7 Hollywood Memoirs

A while back I mentioned my reading for guilty pleasure. I enjoy Hollywood memoirs. I particularly enjoy audiobooks read by the author. I mentioned, back in December, that I was reading a Dick Van Dyke memoir, and that I hoped to get through few of these Hollywood memoirs while I was on vacation.

Since that post, I’ve finished seven Hollywood memoirs. They are:

  1. My Lucky Life In and Out of Show Business by Dick Van Dyke
  2. Keep Moving, and Other Tips and Truths about Aging by Dick Van Dyke
  3. I Remember Me by Carl Reiner
  4. I Just Remembered by Carl Reiner
  5. This Time Together by Carol Burnett
  6. Even This I Get to Experience by Normal Lear
  7. My Happy Days in Hollywood by Garry Marshall

Something about each of these Hollywood personalities resonated with me. Experience has taught me that any memoir has to be taken with a grain of salt. Yet the personalities that come through in these seven books seem genuine. They display their good sides and bad. They are forthcoming with their successes and failures. And each and and ever one of the authors came across as down-to-earth. Perhaps that is because every one of the authors is at least an octogenarian. They are, as of this writing, all still alive, and all still active, and that can certainly have an effect on one’s perspective on life. Many of them are on Twitter. Carl Reiner and Norman Lear are virtually tied for being the oldest active celebrities on Twitter. After reading the memoirs I started following both of them, and it delightful to see them in my Twitter stream.

There is a natural evolution to the way I read the books. I started with Dick Van Dyke because he was the most familiar to me. Reading his memoir, made me want to read more about Carl Reiner, who wrote, directed, and produced the Dick Van Dyke show. Carol Burnett had ties to both of them. Norman Lear was mentioned numerous times in the volumes, and so I had to read his book—which was the longest of the bunch by far. And then, of course, there was Garry Marshall. I saw him once, entering a Marie Callendar’s in Toluca Lake near where I used to live. I was in the Marie Callendar’s at the time, and I thought it astonishing that someone of Marshall’s stature would eat in a place like that. Of course, I would have known better had his memoir been published 15 or 20 years ago.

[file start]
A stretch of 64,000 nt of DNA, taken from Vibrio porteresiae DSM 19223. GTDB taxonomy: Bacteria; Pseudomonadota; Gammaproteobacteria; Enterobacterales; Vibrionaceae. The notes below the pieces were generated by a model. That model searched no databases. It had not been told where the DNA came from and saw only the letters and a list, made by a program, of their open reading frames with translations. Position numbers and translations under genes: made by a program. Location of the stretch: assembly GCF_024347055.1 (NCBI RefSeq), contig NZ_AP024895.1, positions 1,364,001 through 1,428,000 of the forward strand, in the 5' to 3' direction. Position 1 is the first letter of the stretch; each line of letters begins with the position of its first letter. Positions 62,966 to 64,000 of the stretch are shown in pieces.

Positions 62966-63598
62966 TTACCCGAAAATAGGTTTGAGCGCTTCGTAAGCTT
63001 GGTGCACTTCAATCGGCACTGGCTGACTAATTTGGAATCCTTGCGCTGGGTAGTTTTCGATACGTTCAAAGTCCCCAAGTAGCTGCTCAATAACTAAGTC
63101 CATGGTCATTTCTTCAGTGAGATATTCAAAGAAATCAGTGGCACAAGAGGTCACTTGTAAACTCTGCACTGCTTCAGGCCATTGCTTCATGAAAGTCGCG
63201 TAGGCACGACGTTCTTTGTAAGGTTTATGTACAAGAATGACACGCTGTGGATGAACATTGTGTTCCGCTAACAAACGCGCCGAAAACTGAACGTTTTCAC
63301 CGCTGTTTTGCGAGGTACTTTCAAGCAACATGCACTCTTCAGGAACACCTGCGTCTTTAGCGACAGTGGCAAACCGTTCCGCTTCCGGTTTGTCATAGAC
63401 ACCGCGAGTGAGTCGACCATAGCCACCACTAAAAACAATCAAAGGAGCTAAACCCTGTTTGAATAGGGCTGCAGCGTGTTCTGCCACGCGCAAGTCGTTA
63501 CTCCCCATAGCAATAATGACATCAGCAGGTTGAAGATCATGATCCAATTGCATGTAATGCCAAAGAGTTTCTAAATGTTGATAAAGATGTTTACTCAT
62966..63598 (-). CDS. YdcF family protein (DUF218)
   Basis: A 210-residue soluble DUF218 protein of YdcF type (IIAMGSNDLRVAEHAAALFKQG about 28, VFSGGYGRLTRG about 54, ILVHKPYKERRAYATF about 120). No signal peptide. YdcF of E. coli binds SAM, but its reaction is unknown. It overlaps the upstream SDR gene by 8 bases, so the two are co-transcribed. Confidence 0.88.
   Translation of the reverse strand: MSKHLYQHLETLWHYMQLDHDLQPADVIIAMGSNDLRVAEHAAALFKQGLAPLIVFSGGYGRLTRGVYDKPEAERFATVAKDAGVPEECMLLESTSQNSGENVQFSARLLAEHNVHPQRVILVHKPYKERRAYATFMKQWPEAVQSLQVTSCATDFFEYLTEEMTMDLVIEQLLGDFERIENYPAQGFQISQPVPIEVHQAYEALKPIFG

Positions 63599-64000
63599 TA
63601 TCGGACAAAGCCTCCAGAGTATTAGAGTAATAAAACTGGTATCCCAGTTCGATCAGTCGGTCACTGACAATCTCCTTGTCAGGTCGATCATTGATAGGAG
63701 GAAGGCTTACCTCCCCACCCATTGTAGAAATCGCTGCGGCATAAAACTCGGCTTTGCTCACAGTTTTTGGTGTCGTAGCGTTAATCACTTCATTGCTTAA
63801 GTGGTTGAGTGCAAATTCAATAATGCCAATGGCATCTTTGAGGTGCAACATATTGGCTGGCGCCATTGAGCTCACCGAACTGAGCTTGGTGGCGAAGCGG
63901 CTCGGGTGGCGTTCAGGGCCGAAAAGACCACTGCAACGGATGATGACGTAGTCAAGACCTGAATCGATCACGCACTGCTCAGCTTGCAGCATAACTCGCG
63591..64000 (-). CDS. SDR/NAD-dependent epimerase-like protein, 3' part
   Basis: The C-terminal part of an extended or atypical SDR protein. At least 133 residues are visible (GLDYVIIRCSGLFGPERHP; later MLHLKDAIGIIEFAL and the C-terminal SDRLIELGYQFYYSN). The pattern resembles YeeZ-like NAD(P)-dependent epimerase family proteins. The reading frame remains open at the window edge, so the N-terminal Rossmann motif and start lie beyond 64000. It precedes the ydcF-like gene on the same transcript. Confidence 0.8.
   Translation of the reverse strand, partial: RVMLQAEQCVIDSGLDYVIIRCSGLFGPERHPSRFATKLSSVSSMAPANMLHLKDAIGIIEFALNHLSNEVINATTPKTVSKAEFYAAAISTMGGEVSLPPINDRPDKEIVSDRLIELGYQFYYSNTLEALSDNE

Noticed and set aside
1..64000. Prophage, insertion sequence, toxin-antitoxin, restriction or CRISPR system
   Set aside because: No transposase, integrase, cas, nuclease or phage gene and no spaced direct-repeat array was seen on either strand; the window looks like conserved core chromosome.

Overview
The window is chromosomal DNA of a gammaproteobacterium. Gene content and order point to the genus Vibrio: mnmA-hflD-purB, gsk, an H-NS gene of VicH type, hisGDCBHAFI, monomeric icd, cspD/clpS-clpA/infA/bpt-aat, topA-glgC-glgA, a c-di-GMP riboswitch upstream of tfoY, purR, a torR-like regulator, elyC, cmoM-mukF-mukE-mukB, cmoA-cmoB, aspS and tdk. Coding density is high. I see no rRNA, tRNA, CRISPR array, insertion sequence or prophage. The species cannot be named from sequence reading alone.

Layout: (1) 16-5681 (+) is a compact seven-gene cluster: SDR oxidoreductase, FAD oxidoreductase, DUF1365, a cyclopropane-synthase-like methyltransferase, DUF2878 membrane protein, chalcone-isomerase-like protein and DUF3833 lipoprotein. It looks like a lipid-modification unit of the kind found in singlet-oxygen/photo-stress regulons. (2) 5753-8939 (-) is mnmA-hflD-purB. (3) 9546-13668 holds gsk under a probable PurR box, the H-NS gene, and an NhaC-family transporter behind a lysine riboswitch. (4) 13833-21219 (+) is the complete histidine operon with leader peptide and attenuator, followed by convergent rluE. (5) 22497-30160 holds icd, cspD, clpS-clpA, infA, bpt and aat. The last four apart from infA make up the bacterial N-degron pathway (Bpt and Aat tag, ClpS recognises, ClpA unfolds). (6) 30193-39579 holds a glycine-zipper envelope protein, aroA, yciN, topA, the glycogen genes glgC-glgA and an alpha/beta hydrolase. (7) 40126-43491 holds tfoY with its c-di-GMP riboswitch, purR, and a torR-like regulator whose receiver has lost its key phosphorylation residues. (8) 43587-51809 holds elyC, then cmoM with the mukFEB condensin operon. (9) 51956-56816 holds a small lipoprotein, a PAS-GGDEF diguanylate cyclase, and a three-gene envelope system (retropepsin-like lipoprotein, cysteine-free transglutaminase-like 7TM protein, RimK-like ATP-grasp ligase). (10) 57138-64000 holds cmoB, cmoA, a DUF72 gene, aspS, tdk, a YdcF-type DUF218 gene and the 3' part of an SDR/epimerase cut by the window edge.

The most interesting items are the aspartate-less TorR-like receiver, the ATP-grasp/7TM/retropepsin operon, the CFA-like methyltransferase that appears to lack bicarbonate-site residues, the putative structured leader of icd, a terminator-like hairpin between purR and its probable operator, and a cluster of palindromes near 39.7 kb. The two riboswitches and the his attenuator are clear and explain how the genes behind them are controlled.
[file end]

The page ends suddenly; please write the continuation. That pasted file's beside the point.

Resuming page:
One more thing resonated with me about all 5 of the people who wrote these 7 memoirs: they were all hard workers. Hollywood types are often portrayed as laid back, but not these five. Perhaps it is because of the time they came up in Hollywood, or perhaps it is because they are all multi-talented, but reading the memoirs made it clear that none of them sat back on their laurels. I am always impressed with people who can pack so much into their day.

It turned out that reading these memoirs was far more than a guilty pleasure for me. And I did not want it to end. So I’ve decided to keep it going, at least for a little while longer. I am now well into Tim Conway’s memoir What’s So Funny? My Hilarious Life.


  1. I’ve read or listened to a few of the titles you’ve mentioned, and am glad to get more ideas. Along the same lines, I enjoyed the audiobook of Penny Marshall’s memoir, My Mother Was Nuts. I haven’t read brother Garry’s book yet; it will be interesting to see if their memories match up or if they present wildly different versions of the same family stories.

    1. Erica, you reminded me that I actually have that Penny Marshall memoir, although I haven’t listened to it yet. I got a year or two ago when it was an Audible Daily Deal, I think.


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